The first implemented algorithms in this field are the algorithm SCAN introduced by Gabbay and Ohlbach in  and the algorithm DLS originated by Szalas  (see more on these algorithms in ). SCAN is based on a resolution procedure applied on a Skolemized translation of the modal formula into the first-order logic, while DLS works on the same translation, but is based on a transformation procedure using a lemma by Ackermann. Both algorithms use a procedure of unskolemization, which is not always successful. In  and  another algorithm for computing first-order correspondents for modal formulas was introduced, called SQEMA, which is based on a modal version of the Ackermann lemma. The algorithm works directly on the modal formulas without translating them into a first-order logic and without using Scolemization. SQEMA suceeds not only on all Sahlqvist formula, but also on the extended class of inductive formulas introduced in . Furthermore, there are examples of modal formulas on which SQEMA suceeds, while both SCAN and DLS fail, e.g.:
Here is another interesting example, that is supported in the implementation of SQEMA, courtesy of Renate Schmidt:
On the other hand, we are interested in examples of first-order definable modal formulas on which SCAN or DLS succeeds but SQEMA fails. If anyone finds such examples, pease send them to the webmaster. A most important feature of SQEMA is that, as proved in  and , it only succeeds on canonical (d-persistent) formulas, i.e., whenever successful, it not only computes a local first-order correspondent of the input modal formula, but also proves its canonicity and therefore the canonical completeness of the modal logic axiomatized with that formula. This accordingly extends to any finite set of modal formulas on which SQEMA suceeds. Thus, SQEMA can also be used as an automated prover of canonical model completeness of modal logics.
An implementation in Java of SQEMA was given in . It supports nominals in the input and, as output, it gives a nominal formula and its translation into a first-order formula. Some simplifications of the first-order formula are also implemented.
An extension of SQEMA, SQEMA+U, was presented at the 10th Panhellenic Logic Symposium. The slides and the abstract are available.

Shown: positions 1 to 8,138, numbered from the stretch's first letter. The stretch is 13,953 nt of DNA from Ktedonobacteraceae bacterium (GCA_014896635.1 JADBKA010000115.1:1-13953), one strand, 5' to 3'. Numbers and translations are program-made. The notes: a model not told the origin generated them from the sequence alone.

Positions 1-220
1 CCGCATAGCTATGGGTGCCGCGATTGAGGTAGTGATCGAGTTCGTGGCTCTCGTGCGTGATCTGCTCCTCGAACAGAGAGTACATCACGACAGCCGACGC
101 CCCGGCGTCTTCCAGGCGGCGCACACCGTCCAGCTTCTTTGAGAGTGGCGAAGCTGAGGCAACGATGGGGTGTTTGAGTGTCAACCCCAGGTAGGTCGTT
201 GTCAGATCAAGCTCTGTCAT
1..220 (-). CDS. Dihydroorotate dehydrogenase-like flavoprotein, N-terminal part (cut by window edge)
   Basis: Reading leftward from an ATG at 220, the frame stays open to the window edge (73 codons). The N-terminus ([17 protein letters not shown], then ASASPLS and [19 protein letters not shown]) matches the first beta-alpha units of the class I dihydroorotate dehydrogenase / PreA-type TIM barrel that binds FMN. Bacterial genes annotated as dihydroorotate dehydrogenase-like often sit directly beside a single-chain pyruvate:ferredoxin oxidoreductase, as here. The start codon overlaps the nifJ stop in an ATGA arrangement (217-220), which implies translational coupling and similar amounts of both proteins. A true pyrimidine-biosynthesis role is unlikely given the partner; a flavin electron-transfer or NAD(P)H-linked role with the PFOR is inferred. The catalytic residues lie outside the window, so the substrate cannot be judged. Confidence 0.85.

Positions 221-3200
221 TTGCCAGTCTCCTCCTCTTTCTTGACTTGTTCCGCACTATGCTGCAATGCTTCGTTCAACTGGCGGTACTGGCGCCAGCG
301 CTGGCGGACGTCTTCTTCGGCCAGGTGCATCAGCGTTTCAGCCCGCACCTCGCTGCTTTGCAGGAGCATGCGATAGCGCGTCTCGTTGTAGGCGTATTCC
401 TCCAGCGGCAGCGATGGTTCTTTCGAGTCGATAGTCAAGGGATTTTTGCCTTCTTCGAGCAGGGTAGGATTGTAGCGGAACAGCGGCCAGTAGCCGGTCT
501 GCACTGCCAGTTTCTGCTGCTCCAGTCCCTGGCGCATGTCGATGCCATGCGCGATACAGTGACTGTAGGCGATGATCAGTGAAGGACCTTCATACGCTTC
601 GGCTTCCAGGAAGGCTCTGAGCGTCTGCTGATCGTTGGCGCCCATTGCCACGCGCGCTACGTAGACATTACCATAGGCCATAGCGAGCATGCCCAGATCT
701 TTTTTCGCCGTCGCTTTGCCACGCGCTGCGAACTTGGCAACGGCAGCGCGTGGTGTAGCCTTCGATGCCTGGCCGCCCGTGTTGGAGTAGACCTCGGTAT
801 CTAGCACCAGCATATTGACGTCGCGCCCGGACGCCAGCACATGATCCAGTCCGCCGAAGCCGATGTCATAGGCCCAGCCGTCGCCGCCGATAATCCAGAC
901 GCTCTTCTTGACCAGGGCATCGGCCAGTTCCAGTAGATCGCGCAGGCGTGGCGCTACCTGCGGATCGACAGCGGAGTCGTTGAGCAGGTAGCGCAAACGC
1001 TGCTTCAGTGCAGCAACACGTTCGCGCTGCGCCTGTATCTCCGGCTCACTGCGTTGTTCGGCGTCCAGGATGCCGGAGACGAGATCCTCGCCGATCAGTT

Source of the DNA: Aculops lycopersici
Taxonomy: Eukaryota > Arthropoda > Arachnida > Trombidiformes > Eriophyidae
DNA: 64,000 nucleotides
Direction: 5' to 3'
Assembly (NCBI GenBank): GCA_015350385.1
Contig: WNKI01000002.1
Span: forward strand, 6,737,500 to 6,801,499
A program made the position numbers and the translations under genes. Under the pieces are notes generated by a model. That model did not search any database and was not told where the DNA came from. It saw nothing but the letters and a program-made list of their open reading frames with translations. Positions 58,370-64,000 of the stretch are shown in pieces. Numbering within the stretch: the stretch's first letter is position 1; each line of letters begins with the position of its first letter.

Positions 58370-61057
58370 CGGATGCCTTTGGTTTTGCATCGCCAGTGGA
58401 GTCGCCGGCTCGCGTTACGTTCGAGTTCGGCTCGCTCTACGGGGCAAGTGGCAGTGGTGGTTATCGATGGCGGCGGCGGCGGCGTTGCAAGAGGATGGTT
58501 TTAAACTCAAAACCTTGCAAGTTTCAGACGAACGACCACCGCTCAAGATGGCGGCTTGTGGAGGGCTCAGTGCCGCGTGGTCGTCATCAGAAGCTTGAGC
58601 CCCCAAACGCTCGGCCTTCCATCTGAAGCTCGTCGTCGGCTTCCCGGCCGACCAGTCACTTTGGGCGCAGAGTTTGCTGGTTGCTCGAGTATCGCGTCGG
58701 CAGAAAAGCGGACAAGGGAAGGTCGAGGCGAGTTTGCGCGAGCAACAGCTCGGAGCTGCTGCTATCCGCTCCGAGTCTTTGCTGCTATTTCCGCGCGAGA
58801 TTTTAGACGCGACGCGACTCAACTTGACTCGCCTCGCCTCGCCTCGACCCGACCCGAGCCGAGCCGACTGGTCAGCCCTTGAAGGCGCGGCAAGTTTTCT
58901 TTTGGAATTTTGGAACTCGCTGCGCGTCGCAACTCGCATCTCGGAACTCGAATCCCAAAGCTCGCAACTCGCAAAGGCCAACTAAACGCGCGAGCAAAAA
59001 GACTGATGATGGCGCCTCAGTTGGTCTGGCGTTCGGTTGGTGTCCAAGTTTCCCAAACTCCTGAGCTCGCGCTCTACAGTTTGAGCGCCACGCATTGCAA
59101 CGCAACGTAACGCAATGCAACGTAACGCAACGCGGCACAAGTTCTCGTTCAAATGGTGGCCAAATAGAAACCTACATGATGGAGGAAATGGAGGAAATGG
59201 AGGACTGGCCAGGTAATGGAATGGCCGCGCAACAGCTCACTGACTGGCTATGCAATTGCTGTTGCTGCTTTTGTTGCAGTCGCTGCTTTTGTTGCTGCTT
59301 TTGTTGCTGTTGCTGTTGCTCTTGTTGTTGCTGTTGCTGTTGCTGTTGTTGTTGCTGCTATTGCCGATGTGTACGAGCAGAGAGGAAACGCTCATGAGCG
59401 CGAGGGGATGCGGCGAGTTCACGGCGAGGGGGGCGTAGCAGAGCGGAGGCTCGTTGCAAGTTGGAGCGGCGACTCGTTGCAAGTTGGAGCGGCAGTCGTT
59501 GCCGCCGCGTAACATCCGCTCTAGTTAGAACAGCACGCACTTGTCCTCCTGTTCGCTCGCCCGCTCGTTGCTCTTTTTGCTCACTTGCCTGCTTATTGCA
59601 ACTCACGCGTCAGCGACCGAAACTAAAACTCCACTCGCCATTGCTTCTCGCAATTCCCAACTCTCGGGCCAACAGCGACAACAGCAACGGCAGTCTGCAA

Georgiev, Dimiter. An implementation of the algorithm SQEMA for computing first-order correspondences of modal formulas. Master thesis. Sofia University, Faculty of mathematics and computer science, 2006.
 Conradie, W., V. Goranko and D. Vakarelov. Algorithmic correspondence and completeness in modal logic. I. The core algorithm SQEMA, Logical Methods in Computer Science, vol. 2 (1:5) 2006, pp.1-26. Available from http://www.lmcs-online.org/ojs/viewarticle.php?id=127&layout=abstract
 Conradie, W., V. Goranko and D. Vakarelov. Algorithmic correspondence and completeness in modal logic II. Polyadic and hybrid extensions of the algorithm SQEMA. 2006. Submitted.
 V. Goranko and D. Vakarelov. Elementary Canonical Formulae: Extending Sahlqvist Theorem, Annals of Pure and Applied Logics, 2006, vol. 141, 1-2, pp. 180-217. Link: http://dx.doi.org/10.1016/j.apal.2005.10.005 .
 Conradie, W., V. Goranko and D. Vakarelov. Elementary Canonical Formulae: a survey on syntactic, algorithmic, and model-theoretic aspects, in: Advances in Modal Logic, vol. 5, Kings College London Publ., 2005, pp. 17-51. Link: http://www.aiml.net/volumes/volume5/
 Gabbay, D. and Ohlbach, H. Quantifier Elimination in Second-order Logic. South African Computer Journal, 7, (1992), 35?43.
 Nonnengart, A., H. J. Ohlbach, and A. Szalas. Quantifier elimination for second-order predicate logic, in: Logic, Language and Reasoning: Essays in honour of Dov Gabbay, Part I, H. J. Ohlbach and U. Reyle (eds.), Kluwer, 1997.
 A. Szalas, On the correspondence between Modal and Classical Logic: an Automated Approach. J. Logic and Comp. Vol 3 No 6(1993), 605-620.